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Joseph Klostermann oral history interview
h [electronic resource] /
interviewed by Robert Cardin.
Tampa, Fla. :
University of South Florida Tampa Library,
1 sound file (42 min.) :
digital, MPEG4 file +
e 1 transcript (23 p.)
Oculina Bank oral history project
Interview conducted April 28, 2010.
Oral history interview with commercial fisherman Joseph Klostermann. Klostermann has been a commercial fisherman since 1972 and currently owns four boats. He routinely fished Oculina Bank before it was closed and estimates that he lost $40,000 in income the year the closure was enacted. Although he continues to catch his limit of fish, he now has to travel much farther to do it. In his opinion, there is a lot of poaching by sport fishermen that is not being addressed by any of the regulatory agencies, and management seems to be directed more to the commercial fishermen. Klostermann acknowledges that closed areas can be a valid fishery management tool and prefers smaller closed areas to closed seasons. Many fisheries are already showing improvement due to the current restrictions. In this interview, Klostermann also describes his fishing techniques and some of the equipment he uses.
Fort Pierce (Fla.)
Saint Lucie County (Fla.)
Gulf and South Atlantic Fisheries Development Foundation.
University of South Florida Libraries.
Florida Studies Center.
Oral History Program.
University of South Florida.
Oculina Bank Marine Protected Area oral history project.
y USF ONLINE ACCESS
xml version 1.0 encoding UTF-8 transcript
text Robert Cardin: Good afternoon. This is Robert Cardin. Today is April 28, 2010, and Im at Joe Klostermanns residence, conducting an oral history interview with Mr. Joe Klostermann for the South Atlantic Fisheries Foundation project with the Fort Pierce fishermen on the Oculina Bank HAPC [Habitat Area of Particular Concern]. Welcome, Joe. Would you please state your name and spell itplease?
Joseph Klostermann: My name is Joseph Klostermann, Junior. Thats J-o-s-e-p-h K-l-o-s-t-e-r-m-a-n-n, J-r.
RC: Thank you. And your place of birth, Joe?
JK: Woodbury, New Jersey.
RC: Joe, when were you born?
JK: 6-19-51 [June 19, 1951].
RC: Okay, thank you, Joe. When did you move to Fort Pierce?
JK: In sixty-eight .
RC: Okay. Joe, what brought you here to the Fort Pierce area?
RC: Okay. (laughs) Hey, Joe, are you currently married?
RC: When did you get married?
JK: In 1974.
RC: All right. Thank you. Hey, Joe, do you have any children? How many and how old are they?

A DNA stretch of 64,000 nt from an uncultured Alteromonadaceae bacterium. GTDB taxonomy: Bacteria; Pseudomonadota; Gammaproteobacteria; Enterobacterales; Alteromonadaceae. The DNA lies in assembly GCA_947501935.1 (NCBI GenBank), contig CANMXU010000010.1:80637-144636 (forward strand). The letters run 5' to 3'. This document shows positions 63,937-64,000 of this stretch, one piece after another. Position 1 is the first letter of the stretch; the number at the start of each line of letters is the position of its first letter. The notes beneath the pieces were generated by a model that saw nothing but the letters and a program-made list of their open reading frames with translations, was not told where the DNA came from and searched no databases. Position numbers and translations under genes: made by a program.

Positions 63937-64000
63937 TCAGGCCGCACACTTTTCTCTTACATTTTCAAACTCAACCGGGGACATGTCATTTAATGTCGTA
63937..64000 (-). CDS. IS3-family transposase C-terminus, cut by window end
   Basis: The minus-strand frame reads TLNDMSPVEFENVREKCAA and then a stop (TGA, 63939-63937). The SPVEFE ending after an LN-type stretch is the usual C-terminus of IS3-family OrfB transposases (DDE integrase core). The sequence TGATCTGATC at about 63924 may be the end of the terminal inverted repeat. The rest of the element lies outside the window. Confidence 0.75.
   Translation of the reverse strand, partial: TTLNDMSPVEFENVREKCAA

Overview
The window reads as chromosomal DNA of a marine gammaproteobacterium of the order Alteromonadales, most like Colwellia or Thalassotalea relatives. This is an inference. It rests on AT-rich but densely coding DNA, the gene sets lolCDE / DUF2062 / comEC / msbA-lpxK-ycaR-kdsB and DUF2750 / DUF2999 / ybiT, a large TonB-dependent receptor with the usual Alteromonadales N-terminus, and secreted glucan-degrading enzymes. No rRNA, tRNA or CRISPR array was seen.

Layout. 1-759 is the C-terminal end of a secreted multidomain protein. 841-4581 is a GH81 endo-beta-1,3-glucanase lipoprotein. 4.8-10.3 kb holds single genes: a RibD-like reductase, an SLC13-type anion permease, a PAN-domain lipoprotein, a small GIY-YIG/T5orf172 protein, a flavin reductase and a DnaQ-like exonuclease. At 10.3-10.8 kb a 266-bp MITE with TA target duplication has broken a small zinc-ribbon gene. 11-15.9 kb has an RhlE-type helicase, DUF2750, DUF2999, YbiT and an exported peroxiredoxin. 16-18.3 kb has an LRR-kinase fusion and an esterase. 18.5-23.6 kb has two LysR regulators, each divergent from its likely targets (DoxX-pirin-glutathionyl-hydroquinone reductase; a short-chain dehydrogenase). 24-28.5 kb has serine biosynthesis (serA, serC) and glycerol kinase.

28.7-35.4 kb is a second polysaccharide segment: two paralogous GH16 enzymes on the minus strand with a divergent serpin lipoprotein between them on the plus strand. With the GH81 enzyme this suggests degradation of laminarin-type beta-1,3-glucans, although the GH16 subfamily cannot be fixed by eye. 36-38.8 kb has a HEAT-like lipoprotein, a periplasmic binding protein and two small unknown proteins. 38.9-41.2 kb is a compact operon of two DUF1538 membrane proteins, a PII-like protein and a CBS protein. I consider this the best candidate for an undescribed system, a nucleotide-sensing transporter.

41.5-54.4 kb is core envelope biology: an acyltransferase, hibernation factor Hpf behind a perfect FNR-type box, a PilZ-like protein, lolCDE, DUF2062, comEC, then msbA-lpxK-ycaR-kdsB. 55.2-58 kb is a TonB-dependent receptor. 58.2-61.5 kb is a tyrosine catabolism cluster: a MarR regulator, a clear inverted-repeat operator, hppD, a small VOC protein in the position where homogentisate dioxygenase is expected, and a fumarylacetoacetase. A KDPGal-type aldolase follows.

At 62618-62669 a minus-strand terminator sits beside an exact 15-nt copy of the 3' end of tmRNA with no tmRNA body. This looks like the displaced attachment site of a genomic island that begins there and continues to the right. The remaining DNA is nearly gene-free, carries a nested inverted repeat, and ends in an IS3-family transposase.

JK: Yes, Ive got a boy and a girl. The boy is thirty-four and the girl is twenty-eight.
RC: Okay, Joe. Joe, as far as yourself, what kind of education do you have?
JK: Ive got a high school diploma and an associates degree in oceanography.
RC: Oh, really? Whats associates? Two years?
RC: Where did you do that at, Joe?
JK: FIT [Florida Institute of Technology].
RC: Did you learn how to catch fish any better?
JK: No, but I learned to understand the biology of fish a lot better.
RC: That must be pretty interesting, knowing that and [going] out there actually catching the fish, putting the two together.
JK: It helped some, yeah, to understand the way a fish moves and why they do certain things.
RC: Thats pretty cool. Hey, Joe, do you have any other jobs besides fishing?
RC: Have you ever had any other jobs [aside from] fishing?
JK: Ive been making a living since 1972 commercial fishing.
RC: That sounds like straight out of college, huh?
JK: Pretty much.
RC: Okay. Joe, do you currently own a boat? If so, what kind and how big is it?
JK: I own four boats. Ones a thirty-nine [foot], number one. Second boat is a twenty-two foot Portsmith; its kind of a lobster-looking boat. Ive got a fourteen foot cast net boat and a twelve foot cast net boat.
RC: Joe, a cast net boat? What is that? Like a
JK: A small runabout.
RC: You select cast net? What do you do?
JK: Shallow water boat; and catch bait with.
RC: Oh, okay. You cast net your bait for your fishery, or for yourself, or do you sell em?
JK: For my fishery.
RC: Okay. All right, now Id like to ask you some questions about the Oculina Bank. Joe, how familiar are you with the Oculina Bank?
JK: I know just about every good spot on there.
RC: Is that through experience of fishing or did someone tell you?
RC: Okay. Do you know why the Oculina Bank was protected as an area to protect?
JK: Do I know why? No. I know what they said, but do I really understand why? No.
RC: Well, why was it designated? What was their reasonI guess the governments reason?
JK: Supposedly, it was a grouper and snapper spawning area. [It was done to] protect spawning beds, grounds.
RC: Is there anything else you can tell me about the Oculina Bank?
JK: Well, theres a lot of area thats sand thats considered the Oculina Bank, and theres a lot of area thats mud thats considered the Oculina Bank. The actual reef itself is a lot smaller than the area that is designated.
RC: What do you think about the closure of the Oculina Bank to anchoring and bottom fishing?
JK: Well, it cost me about $40,000 to $50,000 a year, the first year it was enacted. After that, I couldnt really tell. I just know what I lost.